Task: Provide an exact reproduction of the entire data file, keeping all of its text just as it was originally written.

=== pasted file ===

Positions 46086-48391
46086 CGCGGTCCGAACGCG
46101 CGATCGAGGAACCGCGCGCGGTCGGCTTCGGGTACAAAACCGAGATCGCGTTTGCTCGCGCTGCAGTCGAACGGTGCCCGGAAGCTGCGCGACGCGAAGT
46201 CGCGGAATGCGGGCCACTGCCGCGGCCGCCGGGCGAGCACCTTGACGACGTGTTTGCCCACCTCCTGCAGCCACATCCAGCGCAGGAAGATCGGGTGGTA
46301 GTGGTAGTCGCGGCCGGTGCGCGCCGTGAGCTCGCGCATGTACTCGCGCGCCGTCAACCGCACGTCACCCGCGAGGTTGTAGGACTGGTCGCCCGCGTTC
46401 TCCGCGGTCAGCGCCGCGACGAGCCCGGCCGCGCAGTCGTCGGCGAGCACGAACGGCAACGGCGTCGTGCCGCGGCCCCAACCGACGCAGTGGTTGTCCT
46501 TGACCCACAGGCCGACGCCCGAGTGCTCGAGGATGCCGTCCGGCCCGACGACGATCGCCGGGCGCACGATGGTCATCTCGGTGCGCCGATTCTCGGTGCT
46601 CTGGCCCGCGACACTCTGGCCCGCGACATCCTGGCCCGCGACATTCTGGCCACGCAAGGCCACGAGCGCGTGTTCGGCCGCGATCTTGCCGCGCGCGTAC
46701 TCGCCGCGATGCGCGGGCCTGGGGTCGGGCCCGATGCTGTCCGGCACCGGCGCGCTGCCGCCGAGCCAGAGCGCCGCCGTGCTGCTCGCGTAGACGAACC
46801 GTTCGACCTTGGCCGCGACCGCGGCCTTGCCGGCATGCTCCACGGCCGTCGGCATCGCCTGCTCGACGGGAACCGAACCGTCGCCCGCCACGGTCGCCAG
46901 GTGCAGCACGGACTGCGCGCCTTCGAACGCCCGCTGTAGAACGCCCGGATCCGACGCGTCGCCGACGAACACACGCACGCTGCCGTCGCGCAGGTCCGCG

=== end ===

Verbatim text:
Positions 46086-48391
46086 CGCGGTCCGAACGCG
46101 CGATCGAGGAACCGCGCGCGGTCGGCTTCGGGTACAAAACCGAGATCGCGTTTGCTCGCGCTGCAGTCGAACGGTGCCCGGAAGCTGCGCGACGCGAAGT
46201 CGCGGAATGCGGGCCACTGCCGCGGCCGCCGGGCGAGCACCTTGACGACGTGTTTGCCCACCTCCTGCAGCCACATCCAGCGCAGGAAGATCGGGTGGTA
46301 GTGGTAGTCGCGGCCGGTGCGCGCCGTGAGCTCGCGCATGTACTCGCGCGCCGTCAACCGCACGTCACCCGCGAGGTTGTAGGACTGGTCGCCCGCGTTC
46401 TCCGCGGTCAGCGCCGCGACGAGCCCGGCCGCGCAGTCGTCGGCGAGCACGAACGGCAACGGCGTCGTGCCGCGGCCCCAACCGACGCAGTGGTTGTCCT
46501 TGACCCACAGGCCGACGCCCGAGTGCTCGAGGATGCCGTCCGGCCCGACGACGATCGCCGGGCGCACGATGGTCATCTCGGTGCGCCGATTCTCGGTGCT
46601 CTGGCCCGCGACACTCTGGCCCGCGACATCCTGGCCCGCGACATTCTGGCCACGCAAGGCCACGAGCGCGTGTTCGGCCGCGATCTTGCCGCGCGCGTAC
46701 TCGCCGCGATGCGCGGGCCTGGGGTCGGGCCCGATGCTGTCCGGCACCGGCGCGCTGCCGCCGAGCCAGAGCGCCGCCGTGCTGCTCGCGTAGACGAACC
46801 GTTCGACCTTGGCCGCGACCGCGGCCTTGCCGGCATGCTCCACGGCCGTCGGCATCGCCTGCTCGACGGGAACCGAACCGTCGCCCGCCACGGTCGCCAG
46901 GTGCAGCACGGACTGCGCGCCTTCGAACGCCCGCTGTAGAACGCCCGGATCCGACGCGTCGCCGACGAACACACGCACGCTGCCGTCGCGCAGGTCCGCG